We were excited to hit the ground running in Japan, and packed quite a bit into the two weeks that we spent there. The cities we visited included Tokyo, Nagano, Kyoto, Osaka, Hiroshima, and Nara. Each one offered something unique and different to see, and we would be hard pressed to pick a favorite!
- Our First Night – We flew into Tokyo late one night (around 1 AM), and found our selves literally stuck in the airport. We were shocked that a city as big as Tokyo shuts down each and every night for hours! Not only did all transportation stop running, but our hotel also closed its doors from about 1 AM to 6 AM. We ended up sleeping in the entrance of the airport with a couple hundred other people that night while we waited for the city to come alive again.
- Vending Machines – Vending machines can be found any and everywhere (including every-other street corner even in neighborhoods). We were not only shocked by the amount of machines, but also the breadth of materials for purchase in any one location. Andy even bought a can of hot corn while waiting for the subway one night.
- Christmas – While Christmas is a western holiday, the Japanese have adopted the holiday and made it their own. There are two Christmas traditions that we noticed while we were there. The first is the fact that Christmas seems to have turned into a Valentines Day type of holiday during which couples go on dates. The second is that many people like to celebrate the day by eating Christmas chicken. It is believed that KFC started this phenomenon by marketing “Christmas Chicken” in the mid Seventies. Now you will see Christmas chicken being sold on every corner including in KFC’s!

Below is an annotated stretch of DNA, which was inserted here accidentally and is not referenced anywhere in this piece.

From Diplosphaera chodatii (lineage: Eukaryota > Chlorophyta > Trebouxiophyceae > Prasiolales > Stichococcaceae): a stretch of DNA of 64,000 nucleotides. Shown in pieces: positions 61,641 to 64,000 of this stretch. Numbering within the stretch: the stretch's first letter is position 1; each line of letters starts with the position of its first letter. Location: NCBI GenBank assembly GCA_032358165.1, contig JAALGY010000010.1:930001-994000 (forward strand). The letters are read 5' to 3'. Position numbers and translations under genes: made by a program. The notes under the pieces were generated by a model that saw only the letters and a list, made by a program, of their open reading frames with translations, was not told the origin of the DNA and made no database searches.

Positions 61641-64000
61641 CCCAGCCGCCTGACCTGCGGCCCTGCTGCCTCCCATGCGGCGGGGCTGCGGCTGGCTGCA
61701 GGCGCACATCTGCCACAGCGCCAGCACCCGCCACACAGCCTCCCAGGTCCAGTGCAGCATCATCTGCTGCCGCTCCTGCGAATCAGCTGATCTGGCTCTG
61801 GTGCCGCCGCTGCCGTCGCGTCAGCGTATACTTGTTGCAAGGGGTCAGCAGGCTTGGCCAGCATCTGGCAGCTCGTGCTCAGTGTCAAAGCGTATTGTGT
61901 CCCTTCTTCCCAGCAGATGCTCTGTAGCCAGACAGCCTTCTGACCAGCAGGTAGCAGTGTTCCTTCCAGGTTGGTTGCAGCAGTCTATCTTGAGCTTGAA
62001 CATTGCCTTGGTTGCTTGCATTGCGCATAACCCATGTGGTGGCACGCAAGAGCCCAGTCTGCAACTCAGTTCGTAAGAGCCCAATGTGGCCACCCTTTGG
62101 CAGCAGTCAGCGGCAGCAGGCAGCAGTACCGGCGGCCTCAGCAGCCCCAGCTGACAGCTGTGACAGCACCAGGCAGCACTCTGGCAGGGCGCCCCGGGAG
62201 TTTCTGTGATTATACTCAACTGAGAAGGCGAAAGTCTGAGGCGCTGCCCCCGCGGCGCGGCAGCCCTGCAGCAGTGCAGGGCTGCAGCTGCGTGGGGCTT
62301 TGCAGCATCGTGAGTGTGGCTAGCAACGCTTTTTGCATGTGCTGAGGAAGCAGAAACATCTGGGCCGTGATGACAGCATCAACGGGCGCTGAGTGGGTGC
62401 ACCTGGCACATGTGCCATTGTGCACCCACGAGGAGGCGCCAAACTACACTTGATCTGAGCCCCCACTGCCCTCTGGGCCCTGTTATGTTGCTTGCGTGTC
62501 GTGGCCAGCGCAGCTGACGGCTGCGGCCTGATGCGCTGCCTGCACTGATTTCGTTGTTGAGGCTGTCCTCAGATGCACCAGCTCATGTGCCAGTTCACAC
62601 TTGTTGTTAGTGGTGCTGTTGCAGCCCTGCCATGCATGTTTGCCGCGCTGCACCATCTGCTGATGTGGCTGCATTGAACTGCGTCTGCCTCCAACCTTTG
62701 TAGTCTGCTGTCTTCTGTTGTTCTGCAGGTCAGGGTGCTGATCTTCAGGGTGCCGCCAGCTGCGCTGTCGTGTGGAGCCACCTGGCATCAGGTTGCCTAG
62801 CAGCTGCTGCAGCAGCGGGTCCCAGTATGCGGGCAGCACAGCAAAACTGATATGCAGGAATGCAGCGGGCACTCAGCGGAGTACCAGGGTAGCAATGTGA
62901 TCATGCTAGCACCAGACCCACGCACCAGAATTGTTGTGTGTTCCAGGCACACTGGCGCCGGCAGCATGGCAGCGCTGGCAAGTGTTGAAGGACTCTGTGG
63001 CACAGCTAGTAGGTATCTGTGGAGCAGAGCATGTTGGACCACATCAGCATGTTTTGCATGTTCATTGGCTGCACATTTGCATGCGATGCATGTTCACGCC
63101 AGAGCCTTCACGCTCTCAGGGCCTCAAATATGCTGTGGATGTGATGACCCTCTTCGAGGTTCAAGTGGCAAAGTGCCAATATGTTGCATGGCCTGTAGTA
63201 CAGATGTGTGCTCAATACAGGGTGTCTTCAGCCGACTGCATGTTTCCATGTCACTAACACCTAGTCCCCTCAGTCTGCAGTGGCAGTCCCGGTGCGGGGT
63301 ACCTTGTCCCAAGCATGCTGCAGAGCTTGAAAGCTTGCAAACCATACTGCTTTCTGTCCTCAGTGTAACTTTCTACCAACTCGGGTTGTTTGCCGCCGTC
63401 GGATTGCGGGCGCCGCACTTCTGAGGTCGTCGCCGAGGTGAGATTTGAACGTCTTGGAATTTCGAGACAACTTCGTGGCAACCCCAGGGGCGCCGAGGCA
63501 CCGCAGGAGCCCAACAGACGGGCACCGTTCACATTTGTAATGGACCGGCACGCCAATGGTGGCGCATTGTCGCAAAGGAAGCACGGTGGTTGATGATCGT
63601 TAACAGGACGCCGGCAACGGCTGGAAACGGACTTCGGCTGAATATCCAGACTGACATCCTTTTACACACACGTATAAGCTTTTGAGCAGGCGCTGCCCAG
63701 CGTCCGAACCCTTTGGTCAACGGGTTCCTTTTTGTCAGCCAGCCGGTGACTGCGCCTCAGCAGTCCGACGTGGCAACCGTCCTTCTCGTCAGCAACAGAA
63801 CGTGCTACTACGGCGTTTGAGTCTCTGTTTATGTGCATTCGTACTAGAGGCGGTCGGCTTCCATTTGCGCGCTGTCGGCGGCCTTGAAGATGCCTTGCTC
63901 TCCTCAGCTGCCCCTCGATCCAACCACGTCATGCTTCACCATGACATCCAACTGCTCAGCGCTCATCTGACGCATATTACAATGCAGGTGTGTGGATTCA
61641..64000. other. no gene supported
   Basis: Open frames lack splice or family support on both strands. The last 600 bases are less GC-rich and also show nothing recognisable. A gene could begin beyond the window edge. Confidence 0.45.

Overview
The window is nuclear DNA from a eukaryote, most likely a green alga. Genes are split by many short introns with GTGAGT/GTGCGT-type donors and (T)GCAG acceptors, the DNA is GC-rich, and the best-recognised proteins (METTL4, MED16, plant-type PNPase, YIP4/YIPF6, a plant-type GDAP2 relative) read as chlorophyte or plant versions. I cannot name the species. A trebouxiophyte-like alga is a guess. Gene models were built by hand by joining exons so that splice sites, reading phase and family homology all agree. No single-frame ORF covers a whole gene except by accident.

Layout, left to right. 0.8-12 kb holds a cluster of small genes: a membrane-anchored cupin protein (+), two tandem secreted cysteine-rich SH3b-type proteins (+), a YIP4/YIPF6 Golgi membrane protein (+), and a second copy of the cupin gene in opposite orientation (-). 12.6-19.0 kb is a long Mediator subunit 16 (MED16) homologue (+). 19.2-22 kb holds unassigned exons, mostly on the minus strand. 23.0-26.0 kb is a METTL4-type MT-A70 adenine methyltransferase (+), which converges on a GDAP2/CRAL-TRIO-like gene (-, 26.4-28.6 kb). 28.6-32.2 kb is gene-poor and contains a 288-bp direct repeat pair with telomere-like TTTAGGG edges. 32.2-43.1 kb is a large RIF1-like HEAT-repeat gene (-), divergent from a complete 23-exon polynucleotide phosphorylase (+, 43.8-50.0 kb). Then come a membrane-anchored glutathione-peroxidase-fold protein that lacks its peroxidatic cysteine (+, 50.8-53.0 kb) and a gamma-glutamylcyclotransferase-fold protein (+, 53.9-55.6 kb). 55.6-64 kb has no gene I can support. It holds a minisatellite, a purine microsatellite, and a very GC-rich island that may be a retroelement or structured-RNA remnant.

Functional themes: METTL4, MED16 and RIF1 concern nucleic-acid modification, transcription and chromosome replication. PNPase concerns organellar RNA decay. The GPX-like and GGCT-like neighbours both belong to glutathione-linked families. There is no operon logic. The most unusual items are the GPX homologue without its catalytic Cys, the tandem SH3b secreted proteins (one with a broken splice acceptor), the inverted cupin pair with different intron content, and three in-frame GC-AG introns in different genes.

Tokyo was both our first and last stop in Japan, and it proved to be a great place to explore and experience culture first hand.
- Palace – Once in Tokyo our first stop was the grounds of the former royal palace in the center of the city. While not much of it remains, it still is a beautiful place to walk around for a bit, and admission came at every backpackers favorite price – free!
- Sumo – Our first hotel was right beside the Sumo Wrestling arena. While we were not there during the normal season, we did stop by and see the museum.
- Shibuya Crossing – Shibuya district is one of the most popular shopping and entertainment centers in Tokyo. Its main streets are beaming with bright/flashing signage, billboards, and advertisements of every sort. One of the most famous tourist attractions in the area is to experience the world famous Shibuya Crossing – the busiest pedestrian crossing in the world (it’s not uncommon for 2,500+ to cross in a single go). The crossing was a bit different from what we are used to in the US because traffic stops in all directions, and pedestrians can cross in every-which-way (there are literally markings for crossing diagonally). We found a Starbucks at one of the corners with an excellent second story vantage point of the intersection. We spent an hour sipping coffee and watching the pandemonium taking place below.